News for faculty and staff

Contact | Past Issues

Week of October 11, 2010

Six nominated for Rhodes, Marshall scholarships

The Provost’s Council on Student Honors has selected six top scholars to represent the university in competition for the prestigious Rhodes and Marshall Scholarships. The students hail from such diverse disciplines as violin performance, theatre, space science engineering, ancient civilizations and political science.

“The students we have nominated for the Rhodes and Marshall Scholarships this year remind us of the breadth of opportunity U-M offers,” says Lester Monts, senior vice provost for academic affairs and senior counselor to the president. “They are scholars, performers, and organizers. All of them, in addition to maintaining almost perfect academic records, have been engaged in their communities and around the world. We are extremely proud of these students and confident that they will leave a positive mark on the world.”

The Rhodes Scholarships allow outstanding students from many countries to study at the University of Oxford. Marshall Scholarships finance Americans who wish to study for a degree in the United Kingdom. Faculty members of the Provost’s Council on Student Honors mentor students through the complicated but educational process of applying for these scholarships.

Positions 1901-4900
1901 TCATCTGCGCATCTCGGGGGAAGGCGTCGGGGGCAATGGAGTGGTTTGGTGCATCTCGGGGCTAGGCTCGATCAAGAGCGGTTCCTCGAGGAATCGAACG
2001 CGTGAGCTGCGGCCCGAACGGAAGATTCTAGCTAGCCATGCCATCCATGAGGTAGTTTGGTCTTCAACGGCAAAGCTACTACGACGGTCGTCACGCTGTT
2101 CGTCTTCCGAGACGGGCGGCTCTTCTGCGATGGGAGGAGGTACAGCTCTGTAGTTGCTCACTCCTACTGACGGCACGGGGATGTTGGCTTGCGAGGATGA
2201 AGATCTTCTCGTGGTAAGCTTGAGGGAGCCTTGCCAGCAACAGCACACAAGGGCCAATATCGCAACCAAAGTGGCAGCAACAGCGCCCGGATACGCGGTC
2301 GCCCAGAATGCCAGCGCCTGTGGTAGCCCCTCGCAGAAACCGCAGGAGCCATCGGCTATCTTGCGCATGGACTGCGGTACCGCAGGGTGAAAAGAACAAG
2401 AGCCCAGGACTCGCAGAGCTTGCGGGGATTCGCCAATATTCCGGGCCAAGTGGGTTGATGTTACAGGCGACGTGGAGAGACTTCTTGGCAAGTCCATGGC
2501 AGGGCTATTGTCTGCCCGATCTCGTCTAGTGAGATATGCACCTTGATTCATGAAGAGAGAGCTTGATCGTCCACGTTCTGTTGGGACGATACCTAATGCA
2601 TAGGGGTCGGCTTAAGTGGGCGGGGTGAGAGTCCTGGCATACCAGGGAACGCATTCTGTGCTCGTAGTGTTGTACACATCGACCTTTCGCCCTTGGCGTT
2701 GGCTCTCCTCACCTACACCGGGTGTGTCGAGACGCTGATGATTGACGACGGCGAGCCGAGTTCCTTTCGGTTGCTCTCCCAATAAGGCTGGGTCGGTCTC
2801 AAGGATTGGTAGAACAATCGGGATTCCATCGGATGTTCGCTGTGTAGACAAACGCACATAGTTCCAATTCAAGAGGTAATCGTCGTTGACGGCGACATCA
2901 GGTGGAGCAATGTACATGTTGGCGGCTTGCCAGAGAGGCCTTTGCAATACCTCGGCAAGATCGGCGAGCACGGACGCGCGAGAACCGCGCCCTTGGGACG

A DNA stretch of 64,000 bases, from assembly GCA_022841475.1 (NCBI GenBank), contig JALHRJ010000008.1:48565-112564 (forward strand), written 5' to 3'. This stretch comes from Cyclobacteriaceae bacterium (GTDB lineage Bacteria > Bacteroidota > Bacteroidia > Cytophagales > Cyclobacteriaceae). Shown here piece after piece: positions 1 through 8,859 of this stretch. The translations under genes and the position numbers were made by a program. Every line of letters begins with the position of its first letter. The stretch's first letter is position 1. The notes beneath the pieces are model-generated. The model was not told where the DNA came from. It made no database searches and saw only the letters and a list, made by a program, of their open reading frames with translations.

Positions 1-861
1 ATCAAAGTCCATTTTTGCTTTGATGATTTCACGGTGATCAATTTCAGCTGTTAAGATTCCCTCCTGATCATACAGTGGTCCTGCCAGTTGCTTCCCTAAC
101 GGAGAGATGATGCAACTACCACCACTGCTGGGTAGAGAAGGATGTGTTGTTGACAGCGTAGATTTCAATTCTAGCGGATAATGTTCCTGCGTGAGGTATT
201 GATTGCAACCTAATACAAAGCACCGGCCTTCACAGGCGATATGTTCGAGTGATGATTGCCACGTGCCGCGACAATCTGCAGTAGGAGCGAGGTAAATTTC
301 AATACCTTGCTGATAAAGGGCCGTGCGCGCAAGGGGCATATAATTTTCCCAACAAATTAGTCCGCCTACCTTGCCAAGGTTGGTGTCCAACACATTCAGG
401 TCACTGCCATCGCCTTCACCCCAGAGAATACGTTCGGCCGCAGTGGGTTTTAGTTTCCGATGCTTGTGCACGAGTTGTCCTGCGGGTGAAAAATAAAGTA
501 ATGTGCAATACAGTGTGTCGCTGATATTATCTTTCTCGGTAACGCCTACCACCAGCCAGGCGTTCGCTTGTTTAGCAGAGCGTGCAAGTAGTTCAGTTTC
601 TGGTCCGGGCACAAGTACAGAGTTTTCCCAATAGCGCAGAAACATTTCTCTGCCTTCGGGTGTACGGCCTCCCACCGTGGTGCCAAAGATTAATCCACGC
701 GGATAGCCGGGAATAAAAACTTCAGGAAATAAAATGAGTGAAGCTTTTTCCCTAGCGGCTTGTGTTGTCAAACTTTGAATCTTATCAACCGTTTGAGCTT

The nominees are:

• Paula Muldoon of Falmouth, Mass., who this year received her Bachelor of Music in violin performance, is nominated for the Marshall Scholarship. Muldoon’s interest in English history led her to write a novel set in Tudor England, which was a finalist in the 2010 Hopwood contest, and she performs with symphony orchestras, teaches violin and takes part in an young adult outreach ministry. She hopes to use the Marshall Scholarship to pursue a Master of Music in violin performance at the Guildhall School of Music & Drama in London.  

• Jim Manganello of Chicago, who graduated in 2009 with a bachelor’s degree in history and English literature, is nominated for the Marshall Scholarship. He was a contributing editor and columnist for the student newspaper The Michigan Independent, and directed productions for Basement Arts and Rude Mechanicals in the Duderstadt Video Studio. He continues theatre work in Chicago. If he is awarded a Marshall Scholarship, he will study directing at the University of London.

• Ian Tobasco of Grand Rapids, an accomplished musician who elected to study aerospace engineering with a minor in mathematics, is nominated for the Marshall Scholarship. He recently participated in a mathematics competition, where he worked on an algorithm for the computation of turbulent fluid flow. The project resulted in a testable computational method, which could lead to a faster and more accurate way to simulate turbulent flow in channels and pipes. He hopes to use the Marshall Scholarship to study Part III of the Mathematical Tripos at Cambridge University.